How To Mention Typing Skills In A Resume
Typing in today’s world is quickly becoming the new norm, as less and less of us are relying on our handwriting. Typing skills are not important just for clerical support and administrative positions, either – professionals, managers, supervisors, and support staff all have to know their way around a keyboard. As typing is important in many fields – from journalism to data entry, transcription, or secretarial work, you will find that having a high WPM (words per minute) is a significant advantage.
Here are examples of a few professions with their average required typing skills:
- Judicial or administrative assistant: 70WPM
- Medical Transcriptionist: 70WPM
- Receptionist or secretary: 65WPM
- Data Entry: 75WPM
- Court Reporter: 200+WPM (to reach these speeds, court reporters use special keyboards)
In the advanced technology-aided workplace we live in today, indicating your average typing speed might not be enough to make your resume stand out if you wish to mention it at all. In fact, for most vacancies and CV’s, we do not advise including or listing your typing skills, as this skill is such a commonly accepted skill in today’s world.
That being said, typing skills are especially useful and needed in certain professions, such as administrators, medical assistants, data entry clerks, or typists. In those cases, you’ll definitely want to indicate your typing skills on your resume. Adding some supporting skills to your typing speed in your resume will be helpful in these situations, too.
Some examples of these would include being proficient at rekeying documents easily, using shorthand, or if you’re good at typing detailed and accurate meeting minutes. Being adept at creating efficient and easy-to-understand spreadsheets and Powerpoint presentations, as well as proofreading and copywriting are also skills worth mentioning.
Here are a 6 tips for creating a strong and engaging typing job resume:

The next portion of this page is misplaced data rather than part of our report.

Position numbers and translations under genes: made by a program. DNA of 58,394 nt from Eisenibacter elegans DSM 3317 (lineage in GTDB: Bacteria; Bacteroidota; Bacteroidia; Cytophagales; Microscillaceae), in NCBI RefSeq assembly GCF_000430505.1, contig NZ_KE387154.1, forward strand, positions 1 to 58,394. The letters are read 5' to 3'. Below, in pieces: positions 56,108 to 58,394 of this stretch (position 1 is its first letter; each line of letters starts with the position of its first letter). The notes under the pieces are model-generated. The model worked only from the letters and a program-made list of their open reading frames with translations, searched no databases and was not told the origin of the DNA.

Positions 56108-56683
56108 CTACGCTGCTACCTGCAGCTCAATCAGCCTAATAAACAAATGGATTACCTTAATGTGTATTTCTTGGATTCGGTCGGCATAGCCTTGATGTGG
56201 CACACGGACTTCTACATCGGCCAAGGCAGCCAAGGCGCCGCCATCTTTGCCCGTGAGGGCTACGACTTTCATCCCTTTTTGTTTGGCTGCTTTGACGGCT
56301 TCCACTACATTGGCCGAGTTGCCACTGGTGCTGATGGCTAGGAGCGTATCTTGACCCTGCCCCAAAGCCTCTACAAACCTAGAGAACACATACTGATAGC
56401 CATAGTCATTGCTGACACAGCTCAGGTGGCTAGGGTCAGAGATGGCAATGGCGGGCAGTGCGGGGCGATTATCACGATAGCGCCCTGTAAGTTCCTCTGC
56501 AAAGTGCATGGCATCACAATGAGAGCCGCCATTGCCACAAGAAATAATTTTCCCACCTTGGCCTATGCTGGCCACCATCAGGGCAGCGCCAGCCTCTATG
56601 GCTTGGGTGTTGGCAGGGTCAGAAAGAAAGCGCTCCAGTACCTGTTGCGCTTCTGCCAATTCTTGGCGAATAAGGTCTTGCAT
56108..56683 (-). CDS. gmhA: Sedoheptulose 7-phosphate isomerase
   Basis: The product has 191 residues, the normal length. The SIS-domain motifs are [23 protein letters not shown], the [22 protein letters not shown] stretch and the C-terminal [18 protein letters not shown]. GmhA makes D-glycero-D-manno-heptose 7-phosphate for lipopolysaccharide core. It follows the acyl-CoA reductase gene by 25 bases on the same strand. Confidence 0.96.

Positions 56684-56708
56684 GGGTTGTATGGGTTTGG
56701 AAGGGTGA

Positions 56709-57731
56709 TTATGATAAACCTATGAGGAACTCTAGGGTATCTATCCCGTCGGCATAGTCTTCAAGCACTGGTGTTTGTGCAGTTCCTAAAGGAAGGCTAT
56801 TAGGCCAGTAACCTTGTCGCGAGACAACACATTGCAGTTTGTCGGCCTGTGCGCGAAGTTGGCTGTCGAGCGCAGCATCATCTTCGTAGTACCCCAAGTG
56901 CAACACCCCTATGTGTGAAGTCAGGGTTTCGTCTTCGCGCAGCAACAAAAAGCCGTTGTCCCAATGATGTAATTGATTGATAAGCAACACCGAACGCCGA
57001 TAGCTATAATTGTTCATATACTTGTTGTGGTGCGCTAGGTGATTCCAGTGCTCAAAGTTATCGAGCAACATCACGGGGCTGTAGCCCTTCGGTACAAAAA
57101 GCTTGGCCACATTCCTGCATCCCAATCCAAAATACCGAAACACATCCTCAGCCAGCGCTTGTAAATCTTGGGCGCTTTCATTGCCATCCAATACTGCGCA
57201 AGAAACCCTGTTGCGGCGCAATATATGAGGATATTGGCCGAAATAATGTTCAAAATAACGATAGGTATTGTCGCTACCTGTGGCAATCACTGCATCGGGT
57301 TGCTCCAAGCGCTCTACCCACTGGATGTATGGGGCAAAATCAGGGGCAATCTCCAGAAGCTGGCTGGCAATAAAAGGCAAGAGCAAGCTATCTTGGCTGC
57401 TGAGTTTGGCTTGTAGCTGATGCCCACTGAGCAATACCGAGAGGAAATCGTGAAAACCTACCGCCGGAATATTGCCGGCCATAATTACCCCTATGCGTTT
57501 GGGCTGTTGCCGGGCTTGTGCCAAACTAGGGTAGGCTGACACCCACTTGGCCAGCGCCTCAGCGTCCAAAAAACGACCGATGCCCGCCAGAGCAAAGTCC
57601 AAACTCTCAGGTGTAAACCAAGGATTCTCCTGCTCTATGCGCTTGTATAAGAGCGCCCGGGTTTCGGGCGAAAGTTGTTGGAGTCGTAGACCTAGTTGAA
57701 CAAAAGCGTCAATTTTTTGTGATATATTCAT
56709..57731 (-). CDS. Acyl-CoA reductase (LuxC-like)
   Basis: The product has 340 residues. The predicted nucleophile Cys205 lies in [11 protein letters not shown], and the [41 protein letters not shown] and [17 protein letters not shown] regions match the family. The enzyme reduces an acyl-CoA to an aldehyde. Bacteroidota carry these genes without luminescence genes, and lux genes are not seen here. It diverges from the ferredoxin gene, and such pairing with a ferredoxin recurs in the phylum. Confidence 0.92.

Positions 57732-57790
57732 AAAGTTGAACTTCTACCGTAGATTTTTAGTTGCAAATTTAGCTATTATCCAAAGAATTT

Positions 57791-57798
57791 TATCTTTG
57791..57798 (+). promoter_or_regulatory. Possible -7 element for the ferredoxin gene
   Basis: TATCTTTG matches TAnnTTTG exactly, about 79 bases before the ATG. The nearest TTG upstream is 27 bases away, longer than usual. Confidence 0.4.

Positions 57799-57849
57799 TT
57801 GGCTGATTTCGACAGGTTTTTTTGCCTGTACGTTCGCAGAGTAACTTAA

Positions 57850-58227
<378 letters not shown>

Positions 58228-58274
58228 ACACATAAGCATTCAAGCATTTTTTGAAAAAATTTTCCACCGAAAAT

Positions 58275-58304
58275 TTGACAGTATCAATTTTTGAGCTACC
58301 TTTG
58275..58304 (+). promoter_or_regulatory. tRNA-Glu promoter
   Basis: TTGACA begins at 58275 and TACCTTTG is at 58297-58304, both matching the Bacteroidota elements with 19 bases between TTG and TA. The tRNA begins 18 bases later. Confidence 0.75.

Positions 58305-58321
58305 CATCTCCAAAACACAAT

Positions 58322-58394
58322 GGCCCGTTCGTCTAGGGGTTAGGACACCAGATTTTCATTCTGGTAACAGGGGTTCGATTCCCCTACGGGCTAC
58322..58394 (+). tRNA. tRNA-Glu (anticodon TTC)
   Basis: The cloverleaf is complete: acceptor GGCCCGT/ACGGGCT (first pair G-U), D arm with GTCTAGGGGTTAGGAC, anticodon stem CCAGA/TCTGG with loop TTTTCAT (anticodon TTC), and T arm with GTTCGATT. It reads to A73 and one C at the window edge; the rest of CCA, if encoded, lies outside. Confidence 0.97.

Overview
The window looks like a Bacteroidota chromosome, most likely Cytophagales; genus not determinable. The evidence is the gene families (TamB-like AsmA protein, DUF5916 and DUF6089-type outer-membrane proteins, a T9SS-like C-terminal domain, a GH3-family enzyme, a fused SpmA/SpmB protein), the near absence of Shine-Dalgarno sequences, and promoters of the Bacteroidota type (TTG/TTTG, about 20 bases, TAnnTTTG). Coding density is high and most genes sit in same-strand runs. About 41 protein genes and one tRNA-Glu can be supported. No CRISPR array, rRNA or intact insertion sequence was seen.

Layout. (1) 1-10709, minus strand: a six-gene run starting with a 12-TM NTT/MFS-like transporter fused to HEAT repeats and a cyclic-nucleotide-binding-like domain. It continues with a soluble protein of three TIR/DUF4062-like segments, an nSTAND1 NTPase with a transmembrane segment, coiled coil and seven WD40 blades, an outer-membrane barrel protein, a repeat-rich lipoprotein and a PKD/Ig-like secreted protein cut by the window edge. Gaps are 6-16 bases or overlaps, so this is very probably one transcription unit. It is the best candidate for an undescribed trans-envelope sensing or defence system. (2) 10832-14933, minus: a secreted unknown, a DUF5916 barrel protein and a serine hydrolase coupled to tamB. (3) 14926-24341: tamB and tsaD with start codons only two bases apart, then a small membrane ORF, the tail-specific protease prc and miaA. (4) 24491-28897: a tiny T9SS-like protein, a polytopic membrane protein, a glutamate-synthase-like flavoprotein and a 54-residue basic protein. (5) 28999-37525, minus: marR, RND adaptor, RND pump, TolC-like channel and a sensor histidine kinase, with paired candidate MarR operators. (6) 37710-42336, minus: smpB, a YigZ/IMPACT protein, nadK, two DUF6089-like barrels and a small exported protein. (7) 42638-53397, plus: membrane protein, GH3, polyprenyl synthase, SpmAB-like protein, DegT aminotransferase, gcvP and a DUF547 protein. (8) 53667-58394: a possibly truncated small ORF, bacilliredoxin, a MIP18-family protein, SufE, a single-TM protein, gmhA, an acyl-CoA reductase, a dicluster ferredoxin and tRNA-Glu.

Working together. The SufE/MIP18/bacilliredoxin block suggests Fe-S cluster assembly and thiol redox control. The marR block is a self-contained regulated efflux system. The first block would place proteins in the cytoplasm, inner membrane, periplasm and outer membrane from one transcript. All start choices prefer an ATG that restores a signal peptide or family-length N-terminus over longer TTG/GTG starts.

1. Be clear about your objectives
If you have promotion aspirations, feel free to say so, but don’t expand too much – the employer will ask you to expand if they are interested.
2. Stay clear of over-inflating
Don’t overstate your attributes. You may become stuck if you do land the job, or you might be caught out in an interview scenario.
3. Be clear about the job you are looking for
Avoid unnecessary add-ons and state your objective clearly and concisely.
4. Use bullet points
Employers don’t want to read through long pages of text. Keep the facts straight and to the point.
5. Use correct names and titles
State names and titles correctly if you are using them in your resume. It will Iook sloppy and reflect badly on your presentation if you don’t pay attention to every possible detail.
6. Make sure your theme is positive
Never mention anything negative about previous employment or be overly familiar in your tone, as this will create a poor impression of you as a person. Keep it at arm’s length and professional.
While typing skills can be specified in the “Special Skills” section of your CV, you can expand on these points in your resume and your cover letter. For example:
- As a personal assistant for the research faculty of a university, I frequently made use of my outstanding typing skills for rapid data entry of supported projects, grant awards, and financial terms.
- As you will note in my attached CV, I not only have exceptional words-per-minute typing skills, but also have exposure to transcribing dictation recordings, Skype-recorded meetings, and phone conferences.
- I’ve dealt with complex data capturing, memo creation, and professional communication for the executive suite.
If you feel the need to further expand on your typing skills, go into even more relevant detail in your cover letter.
Typing remains a vital skill in today’s world. If you apply for a job involving typing, you must add augmented skills and specify your typing experience.
Coggno has a wide range of online corporate training courses on this topic.